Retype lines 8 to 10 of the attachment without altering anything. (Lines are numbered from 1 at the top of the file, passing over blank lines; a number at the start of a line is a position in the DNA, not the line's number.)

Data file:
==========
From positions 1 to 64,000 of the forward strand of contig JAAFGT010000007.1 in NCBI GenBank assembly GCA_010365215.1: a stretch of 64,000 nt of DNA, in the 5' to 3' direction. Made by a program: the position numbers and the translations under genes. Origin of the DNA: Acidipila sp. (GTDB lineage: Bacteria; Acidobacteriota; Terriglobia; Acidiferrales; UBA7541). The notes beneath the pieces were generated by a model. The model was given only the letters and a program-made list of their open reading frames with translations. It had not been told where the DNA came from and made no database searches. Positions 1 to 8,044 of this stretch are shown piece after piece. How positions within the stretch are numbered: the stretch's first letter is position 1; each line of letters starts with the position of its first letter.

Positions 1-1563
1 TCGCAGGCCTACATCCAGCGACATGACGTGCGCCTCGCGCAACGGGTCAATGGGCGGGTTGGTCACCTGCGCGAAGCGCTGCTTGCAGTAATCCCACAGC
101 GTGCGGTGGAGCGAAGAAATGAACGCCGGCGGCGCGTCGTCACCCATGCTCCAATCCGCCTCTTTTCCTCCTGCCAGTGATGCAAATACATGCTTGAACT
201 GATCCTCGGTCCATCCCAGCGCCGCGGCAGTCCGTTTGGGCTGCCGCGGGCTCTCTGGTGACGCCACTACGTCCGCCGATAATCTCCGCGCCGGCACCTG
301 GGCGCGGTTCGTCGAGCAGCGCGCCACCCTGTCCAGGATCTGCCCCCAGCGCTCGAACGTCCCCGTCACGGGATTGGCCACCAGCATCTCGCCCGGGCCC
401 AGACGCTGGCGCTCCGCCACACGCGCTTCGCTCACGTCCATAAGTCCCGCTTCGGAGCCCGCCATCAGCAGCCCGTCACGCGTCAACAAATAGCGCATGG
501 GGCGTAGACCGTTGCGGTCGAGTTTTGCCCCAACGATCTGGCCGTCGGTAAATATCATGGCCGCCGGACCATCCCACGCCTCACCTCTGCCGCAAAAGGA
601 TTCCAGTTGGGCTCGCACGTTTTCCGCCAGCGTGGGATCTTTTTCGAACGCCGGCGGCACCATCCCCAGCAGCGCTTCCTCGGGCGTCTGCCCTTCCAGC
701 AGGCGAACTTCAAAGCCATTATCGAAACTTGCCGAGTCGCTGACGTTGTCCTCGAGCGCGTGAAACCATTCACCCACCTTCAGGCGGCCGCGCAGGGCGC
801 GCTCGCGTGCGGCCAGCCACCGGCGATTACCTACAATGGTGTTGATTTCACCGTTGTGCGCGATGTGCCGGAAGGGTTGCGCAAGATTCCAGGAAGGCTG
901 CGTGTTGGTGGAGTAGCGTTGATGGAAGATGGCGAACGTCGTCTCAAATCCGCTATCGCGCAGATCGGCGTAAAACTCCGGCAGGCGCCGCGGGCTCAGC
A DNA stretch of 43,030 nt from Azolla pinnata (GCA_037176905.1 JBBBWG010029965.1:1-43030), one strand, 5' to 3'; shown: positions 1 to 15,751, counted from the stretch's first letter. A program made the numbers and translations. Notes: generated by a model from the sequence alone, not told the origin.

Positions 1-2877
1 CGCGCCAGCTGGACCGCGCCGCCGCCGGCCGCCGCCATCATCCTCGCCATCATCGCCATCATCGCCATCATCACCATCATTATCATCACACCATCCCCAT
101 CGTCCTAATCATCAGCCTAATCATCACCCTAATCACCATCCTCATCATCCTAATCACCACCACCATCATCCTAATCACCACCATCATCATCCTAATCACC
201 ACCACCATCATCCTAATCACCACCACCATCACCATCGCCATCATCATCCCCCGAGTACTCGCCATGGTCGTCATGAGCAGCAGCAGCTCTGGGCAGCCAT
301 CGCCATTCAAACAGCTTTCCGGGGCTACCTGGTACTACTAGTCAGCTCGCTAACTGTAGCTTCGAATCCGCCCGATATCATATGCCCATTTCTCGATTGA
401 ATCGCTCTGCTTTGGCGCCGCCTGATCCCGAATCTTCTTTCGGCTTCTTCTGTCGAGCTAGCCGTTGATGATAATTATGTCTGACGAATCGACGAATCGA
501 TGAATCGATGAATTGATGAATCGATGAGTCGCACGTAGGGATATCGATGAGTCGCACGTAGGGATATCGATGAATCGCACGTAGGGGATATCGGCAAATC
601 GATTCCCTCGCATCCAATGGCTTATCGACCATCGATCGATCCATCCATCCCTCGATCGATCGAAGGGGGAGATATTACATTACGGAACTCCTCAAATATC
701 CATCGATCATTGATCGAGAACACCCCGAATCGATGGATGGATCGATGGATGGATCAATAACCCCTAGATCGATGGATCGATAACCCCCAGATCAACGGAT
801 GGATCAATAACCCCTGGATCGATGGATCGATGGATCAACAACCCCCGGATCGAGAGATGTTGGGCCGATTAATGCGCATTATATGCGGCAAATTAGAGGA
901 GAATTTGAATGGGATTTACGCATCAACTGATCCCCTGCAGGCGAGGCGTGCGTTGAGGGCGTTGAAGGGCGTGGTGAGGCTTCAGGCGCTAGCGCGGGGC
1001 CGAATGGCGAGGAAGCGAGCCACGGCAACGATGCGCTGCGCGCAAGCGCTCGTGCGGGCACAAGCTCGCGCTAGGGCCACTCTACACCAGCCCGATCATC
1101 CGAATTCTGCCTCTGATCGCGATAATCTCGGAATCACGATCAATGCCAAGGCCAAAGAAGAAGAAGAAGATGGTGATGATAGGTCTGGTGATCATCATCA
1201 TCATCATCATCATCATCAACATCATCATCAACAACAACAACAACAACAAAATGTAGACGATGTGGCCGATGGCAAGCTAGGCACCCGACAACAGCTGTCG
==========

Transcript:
501 GGCGTAGACCGTTGCGGTCGAGTTTTGCCCCAACGATCTGGCCGTCGGTAAATATCATGGCCGCCGGACCATCCCACGCCTCACCTCTGCCGCAAAAGGA
601 TTCCAGTTGGGCTCGCACGTTTTCCGCCAGCGTGGGATCTTTTTCGAACGCCGGCGGCACCATCCCCAGCAGCGCTTCCTCGGGCGTCTGCCCTTCCAGC
701 AGGCGAACTTCAAAGCCATTATCGAAACTTGCCGAGTCGCTGACGTTGTCCTCGAGCGCGTGAAACCATTCACCCACCTTCAGGCGGCCGCGCAGGGCGC